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The shortfall in Iranian crude oil exports brought on by sanctions from the Western world against Iranian oil has “substantially exceeds” the Goldman Sachs energy team’s expectations.Commodities analysts David Greely And Stefan Wieler write in a note to clients that weakness in Iranian crude exports could continue throughout the second half of the year, restraining supply and thus keeping prices elevated.
However, Goldman sees South Sudan as an unlikely hero with the potential to make up for the shortfall in world oil markets. From the note:
A potential offset to the weaker-than-expected Iranian exports could be the return of crude oil supplies from South Sudan. A dispute between Sudan and South Sudan led to the shut-in of around 400 thousand b/d of supplies earlier this year. Last week, US Secretary of State Hillary Clinton met South Sudan’s President Salva Kiir in Juba, urging both South Sudan and Sudan to settle the dispute. Just hours after this meeting, South Sudan and Sudan announced that they reached an agreement over oil transit fees (South Sudan is landlocked and its oil if must travel in pipelines running through Sudan in order to reach the world market), which could be the first step to end the dispute that resulted in the shut-in of all oil production from South Sudan and about half of Sudan’s output since late January this year.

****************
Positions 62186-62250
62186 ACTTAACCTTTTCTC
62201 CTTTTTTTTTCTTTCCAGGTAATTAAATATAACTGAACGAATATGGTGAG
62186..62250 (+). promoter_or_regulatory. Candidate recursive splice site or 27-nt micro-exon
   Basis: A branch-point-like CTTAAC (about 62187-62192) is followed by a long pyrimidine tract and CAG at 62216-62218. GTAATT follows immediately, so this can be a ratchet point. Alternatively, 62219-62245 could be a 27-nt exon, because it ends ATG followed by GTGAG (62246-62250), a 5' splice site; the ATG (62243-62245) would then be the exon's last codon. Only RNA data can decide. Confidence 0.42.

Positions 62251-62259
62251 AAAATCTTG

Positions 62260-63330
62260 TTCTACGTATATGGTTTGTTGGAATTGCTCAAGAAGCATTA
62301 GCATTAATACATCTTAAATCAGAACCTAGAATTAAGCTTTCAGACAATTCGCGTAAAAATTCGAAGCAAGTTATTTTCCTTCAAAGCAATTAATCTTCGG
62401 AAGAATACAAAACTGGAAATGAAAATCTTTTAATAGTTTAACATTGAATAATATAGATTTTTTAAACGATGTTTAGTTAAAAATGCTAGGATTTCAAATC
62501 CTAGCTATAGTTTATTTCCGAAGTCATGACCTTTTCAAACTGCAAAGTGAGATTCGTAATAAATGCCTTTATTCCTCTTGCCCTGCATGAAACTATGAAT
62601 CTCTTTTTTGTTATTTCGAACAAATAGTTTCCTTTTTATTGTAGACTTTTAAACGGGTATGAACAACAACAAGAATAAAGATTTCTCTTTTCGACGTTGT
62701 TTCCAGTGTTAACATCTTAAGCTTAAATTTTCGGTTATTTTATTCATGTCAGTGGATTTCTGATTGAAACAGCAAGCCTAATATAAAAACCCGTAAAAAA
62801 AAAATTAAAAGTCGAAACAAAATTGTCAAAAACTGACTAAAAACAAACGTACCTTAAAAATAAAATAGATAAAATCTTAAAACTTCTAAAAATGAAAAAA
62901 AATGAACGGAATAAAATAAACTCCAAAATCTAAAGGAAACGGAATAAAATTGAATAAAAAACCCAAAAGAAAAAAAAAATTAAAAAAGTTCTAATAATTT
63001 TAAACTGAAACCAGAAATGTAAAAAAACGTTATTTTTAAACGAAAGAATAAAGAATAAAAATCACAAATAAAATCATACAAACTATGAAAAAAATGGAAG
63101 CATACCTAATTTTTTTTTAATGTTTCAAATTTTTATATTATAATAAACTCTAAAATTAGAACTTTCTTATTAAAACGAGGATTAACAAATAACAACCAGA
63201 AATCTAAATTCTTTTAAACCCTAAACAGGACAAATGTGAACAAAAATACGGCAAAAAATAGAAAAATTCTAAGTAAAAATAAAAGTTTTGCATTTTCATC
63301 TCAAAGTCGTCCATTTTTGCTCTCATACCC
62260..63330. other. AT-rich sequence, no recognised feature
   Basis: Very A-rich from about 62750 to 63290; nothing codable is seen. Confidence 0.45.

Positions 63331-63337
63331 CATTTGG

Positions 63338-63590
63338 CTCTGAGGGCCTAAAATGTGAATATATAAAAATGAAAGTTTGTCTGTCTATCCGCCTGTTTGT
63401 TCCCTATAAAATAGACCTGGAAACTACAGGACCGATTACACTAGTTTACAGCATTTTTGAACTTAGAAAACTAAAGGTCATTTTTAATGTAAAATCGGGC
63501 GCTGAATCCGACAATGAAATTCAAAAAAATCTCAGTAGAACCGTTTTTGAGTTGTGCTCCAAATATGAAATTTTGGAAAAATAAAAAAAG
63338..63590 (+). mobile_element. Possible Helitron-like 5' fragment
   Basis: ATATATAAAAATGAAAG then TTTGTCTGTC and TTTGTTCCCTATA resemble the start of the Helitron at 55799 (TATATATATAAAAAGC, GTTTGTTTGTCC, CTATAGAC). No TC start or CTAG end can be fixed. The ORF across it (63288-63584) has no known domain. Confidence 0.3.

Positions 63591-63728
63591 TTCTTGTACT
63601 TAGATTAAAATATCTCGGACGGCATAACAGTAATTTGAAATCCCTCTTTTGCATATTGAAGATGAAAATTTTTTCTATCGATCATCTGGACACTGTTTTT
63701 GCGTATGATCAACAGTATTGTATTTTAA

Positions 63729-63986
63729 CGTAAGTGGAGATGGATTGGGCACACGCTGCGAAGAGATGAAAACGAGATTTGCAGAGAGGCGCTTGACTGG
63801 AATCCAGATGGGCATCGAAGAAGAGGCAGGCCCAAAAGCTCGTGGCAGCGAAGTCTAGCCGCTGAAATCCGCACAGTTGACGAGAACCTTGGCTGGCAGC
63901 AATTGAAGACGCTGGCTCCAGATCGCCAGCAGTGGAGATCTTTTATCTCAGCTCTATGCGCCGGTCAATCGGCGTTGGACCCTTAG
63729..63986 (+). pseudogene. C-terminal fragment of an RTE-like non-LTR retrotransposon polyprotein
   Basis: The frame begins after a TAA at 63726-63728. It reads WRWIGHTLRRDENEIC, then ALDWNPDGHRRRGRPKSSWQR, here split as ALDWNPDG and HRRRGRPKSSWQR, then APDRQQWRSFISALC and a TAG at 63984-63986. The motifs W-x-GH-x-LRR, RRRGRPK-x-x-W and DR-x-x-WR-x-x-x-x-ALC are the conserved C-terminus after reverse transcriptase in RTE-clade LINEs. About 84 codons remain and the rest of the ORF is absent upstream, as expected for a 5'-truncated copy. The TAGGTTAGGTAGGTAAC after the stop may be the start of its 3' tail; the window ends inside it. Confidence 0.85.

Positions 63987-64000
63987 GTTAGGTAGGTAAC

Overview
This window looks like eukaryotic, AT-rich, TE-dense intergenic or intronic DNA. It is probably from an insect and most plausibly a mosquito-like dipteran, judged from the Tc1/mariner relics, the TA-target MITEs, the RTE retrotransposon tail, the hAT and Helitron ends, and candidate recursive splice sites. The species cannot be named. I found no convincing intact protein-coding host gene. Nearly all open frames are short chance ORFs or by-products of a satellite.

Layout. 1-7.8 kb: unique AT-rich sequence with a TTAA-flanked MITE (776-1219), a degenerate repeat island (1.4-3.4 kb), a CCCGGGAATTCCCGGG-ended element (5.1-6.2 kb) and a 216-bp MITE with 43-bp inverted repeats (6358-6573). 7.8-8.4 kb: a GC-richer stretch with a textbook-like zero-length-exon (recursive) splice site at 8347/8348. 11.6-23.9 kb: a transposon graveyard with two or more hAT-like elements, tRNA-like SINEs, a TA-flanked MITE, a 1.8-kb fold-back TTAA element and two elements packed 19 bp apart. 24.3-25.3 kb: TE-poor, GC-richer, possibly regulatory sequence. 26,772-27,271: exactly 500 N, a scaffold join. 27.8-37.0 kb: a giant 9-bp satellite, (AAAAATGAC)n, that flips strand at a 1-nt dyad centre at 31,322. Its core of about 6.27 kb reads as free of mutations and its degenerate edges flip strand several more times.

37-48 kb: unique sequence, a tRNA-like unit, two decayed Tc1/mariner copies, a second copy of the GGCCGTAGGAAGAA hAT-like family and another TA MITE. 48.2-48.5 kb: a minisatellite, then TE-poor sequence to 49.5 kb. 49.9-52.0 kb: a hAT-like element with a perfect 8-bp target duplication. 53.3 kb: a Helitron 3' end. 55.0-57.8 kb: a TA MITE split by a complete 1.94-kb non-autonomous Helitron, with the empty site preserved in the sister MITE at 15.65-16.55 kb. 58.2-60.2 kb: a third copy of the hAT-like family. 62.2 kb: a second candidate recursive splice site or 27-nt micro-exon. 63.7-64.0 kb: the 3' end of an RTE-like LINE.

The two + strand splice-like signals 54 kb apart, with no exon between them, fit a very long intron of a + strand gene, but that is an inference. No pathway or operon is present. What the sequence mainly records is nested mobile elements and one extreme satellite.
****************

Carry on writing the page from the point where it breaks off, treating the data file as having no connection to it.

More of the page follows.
Greely and Wieler caution that there is still much more work to be done in Sudan, though, before they can step up in the world oil market:
Despite the recent progress towards ending the dispute, the timetable of the return of crude oil from South Sudan to the global market is still very much unclear at this point as it will depend on much more than just agreeing on a transit tariff. The parties will resume talks in August 26 according to a report from the Sudanese state news agency. Should the oil from the Sudan return to the market, it would help offset the greater-than- expected impact of the EU insurance sanctions on world oil supplies.